A community center for people impacted by addiction that was established in Boothbay Harbor five years ago and attempted a move to Wiscasset this summer is now finding a home in Newcastle.
The Lincoln County Recovery Community Center operated by Commonspace, formerly known as Amistad, made the move to be more centrally located and is working to develop programs for local needs in its new location.
“Our hope is to be a space that offers something for truly everyone that’s been touched by addiction,” program coordinator Abigail Boudin said. “Folks who are struggling with addiction and people who love folks who are struggling with addiction, people who’ve been left behind by people who struggled with addiction … I think the hope is really that it can be a place for everyone, including young people and family members.”
Boudin said the center is making sure to offer services that either don’t exist in the county or could be expanded.
Brian Townsend, Commonspace’s executive director, added that the center hopes to refer and receive referrals from other local providers including the Addiction Resource Center in Damariscotta and the Boothbay Region Community Resource Council.
The nonprofit also plans to find satellite locations in the county to offer groups and recovery coaching at some point in the future.
Commonspace, based in Portland, was contracted by the Maine Department of Health and Human Services to provide a peer recovery center in Lincoln County with its Boothbay Harbor location in 2018. It operates another recovery community center in Bath and has run recovery centers, harm reduction, and housing services in Portland over the last several decades.
Like its predecessor, the Newcastle center is limited to personal support and will not be licensed at a level to offer treatment, needle exchanges, or housing, according to Townsend.
Currently, the center offers a grief support group on the first Wednesday evening of every month and plans to start a “Bread and Jam” event soon to share food and live music. Staff also travels to Wiscasset on Thursdays, doing deliveries for the food pantry, making home visits to clients, and providing rides to appointments.
During the center’s regular hours, visitors can get connected to outside resources both for recovery needs and day-to-day financial support and meet with in-house peer recovery coaches.
Art and music will likely be a focus of future programming, as employees said those are shared interests of many members. A book group with local partner Healthy Lincoln County is also in the works for next year, according to Boudin.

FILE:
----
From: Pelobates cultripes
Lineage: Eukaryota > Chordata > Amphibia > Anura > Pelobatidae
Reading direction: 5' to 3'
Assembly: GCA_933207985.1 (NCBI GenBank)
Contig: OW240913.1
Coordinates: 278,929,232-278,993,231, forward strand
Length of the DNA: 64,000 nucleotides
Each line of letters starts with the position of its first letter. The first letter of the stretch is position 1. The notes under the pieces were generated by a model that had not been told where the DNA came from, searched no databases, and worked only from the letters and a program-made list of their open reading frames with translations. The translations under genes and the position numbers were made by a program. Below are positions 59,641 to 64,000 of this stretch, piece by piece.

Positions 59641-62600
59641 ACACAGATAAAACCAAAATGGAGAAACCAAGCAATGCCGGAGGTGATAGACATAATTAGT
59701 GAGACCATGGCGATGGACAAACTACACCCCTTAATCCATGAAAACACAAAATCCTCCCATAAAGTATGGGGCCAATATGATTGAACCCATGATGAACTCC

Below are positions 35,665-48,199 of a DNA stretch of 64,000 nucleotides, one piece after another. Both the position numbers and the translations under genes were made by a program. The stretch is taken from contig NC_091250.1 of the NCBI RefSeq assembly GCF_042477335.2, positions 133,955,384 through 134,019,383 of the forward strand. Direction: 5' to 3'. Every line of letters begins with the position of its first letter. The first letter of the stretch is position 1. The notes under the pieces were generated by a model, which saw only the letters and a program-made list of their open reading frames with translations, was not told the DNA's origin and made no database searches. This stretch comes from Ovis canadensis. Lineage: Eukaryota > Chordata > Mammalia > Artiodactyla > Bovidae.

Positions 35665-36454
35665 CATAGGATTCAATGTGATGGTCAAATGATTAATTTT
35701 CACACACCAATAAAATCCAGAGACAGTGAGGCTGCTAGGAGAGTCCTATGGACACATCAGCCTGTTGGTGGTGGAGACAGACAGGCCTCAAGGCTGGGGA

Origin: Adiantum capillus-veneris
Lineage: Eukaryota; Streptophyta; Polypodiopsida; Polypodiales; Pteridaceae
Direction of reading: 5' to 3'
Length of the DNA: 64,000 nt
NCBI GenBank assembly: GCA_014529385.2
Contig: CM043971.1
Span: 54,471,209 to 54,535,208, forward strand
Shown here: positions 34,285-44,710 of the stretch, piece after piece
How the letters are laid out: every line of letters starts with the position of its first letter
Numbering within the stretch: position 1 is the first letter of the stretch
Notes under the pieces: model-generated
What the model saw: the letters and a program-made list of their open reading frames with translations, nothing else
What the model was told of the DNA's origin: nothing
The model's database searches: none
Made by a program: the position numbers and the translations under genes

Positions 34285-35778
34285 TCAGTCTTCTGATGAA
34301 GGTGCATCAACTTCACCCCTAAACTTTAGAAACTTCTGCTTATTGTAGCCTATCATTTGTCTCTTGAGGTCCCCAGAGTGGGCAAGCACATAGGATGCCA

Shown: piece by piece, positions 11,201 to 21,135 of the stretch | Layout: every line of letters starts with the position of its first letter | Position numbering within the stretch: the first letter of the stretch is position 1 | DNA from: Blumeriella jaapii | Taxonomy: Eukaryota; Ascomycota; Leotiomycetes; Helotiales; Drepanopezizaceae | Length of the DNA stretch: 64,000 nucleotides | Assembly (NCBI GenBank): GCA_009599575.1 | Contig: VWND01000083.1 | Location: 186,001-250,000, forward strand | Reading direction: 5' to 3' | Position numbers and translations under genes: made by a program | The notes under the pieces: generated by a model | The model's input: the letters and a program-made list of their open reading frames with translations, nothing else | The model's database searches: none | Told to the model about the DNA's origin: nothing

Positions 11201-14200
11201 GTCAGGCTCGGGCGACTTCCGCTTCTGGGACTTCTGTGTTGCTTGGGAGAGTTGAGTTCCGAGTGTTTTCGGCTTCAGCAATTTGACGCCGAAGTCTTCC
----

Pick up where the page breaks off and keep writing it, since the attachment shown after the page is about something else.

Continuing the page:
“We’re really hoping to have input from the community,” she said.
Public involvement was a theme of an open house held Thursday, Nov. 2, which filled the space.
“This feels very special and we feel really lucky to be here,” Townsend said to the room, stating that central idea of the center is “literally this.”
According to Townsend, the recovery center is shaped by the people it serves, and the path of the Newcastle location will be determined by those involved.
“It can be whatever this community needs it to be,” he said.
Peter Bruun, a Damariscotta artist who helped organize the 716 Candles Project this summer to remember those lost to overdose and start conversations around opioid addiction, said the center feels like an extension of that momentum.
“This has come together incredibly quickly and beautifully,” he said.
He believes that project, in partnership with Healthy Lincoln County, brought together people who had been separately involved in the recovery community whom the center can provide a hub for.
Gordon Smith, director of opioid response for the Governor’s Office of Policy Innovation and the Future, and state Rep. Lydia Crafts, D-Newcastle, also attended the open house.
Smith, who took his post in 2019, has seen 21 recovery centers open or get underway across the state in the past four years.
“We love these recovery centers,” he said. “… This is not easy to do.”
He urged the group to let the center evolve naturally and to include fun community events alongside serious support.
Smith said he believes progress is being made on reducing stigma around recovery discussions, but continuing awareness of the people who die from overdoses is important.
“You won’t be doing 716 candles next year,” he said, though “You’ll still be doing too many.”
Boudin and recovery coach Brock Couillard, who both grew up in Lincoln County, said the center is also designed to be a place to hang out, offering food, Wi-Fi, and television.
“Wherever they are on their path to recovery, whether they’re still actively using, thinking about stopping, they want to stop, or they have stopped, we can definitely be supportive and basically huge cheerleaders, wherever people are,” Boudin said.
Boudin and Couillard both said they focus on judgment-free services.
“I feel so incredibly lucky that I had really, really supportive family members who stuck with me for more than 20 years,” Boudin said. “So many of our peers don’t have that; they struggled and burned bridges and feel like they have absolutely no one, and that is really a lonely place to be. It’s fabulous to be able to stand here and say, ‘Get in here! We want you!’”
For more information, call the center at 563-6374 or visit 3 Hall St. between noon and 5 p.m. Monday through Friday. To inquire about volunteering or suggest a program, email firstname.lastname@example.org.
Increased hours and a social media presence are expected to be added soon.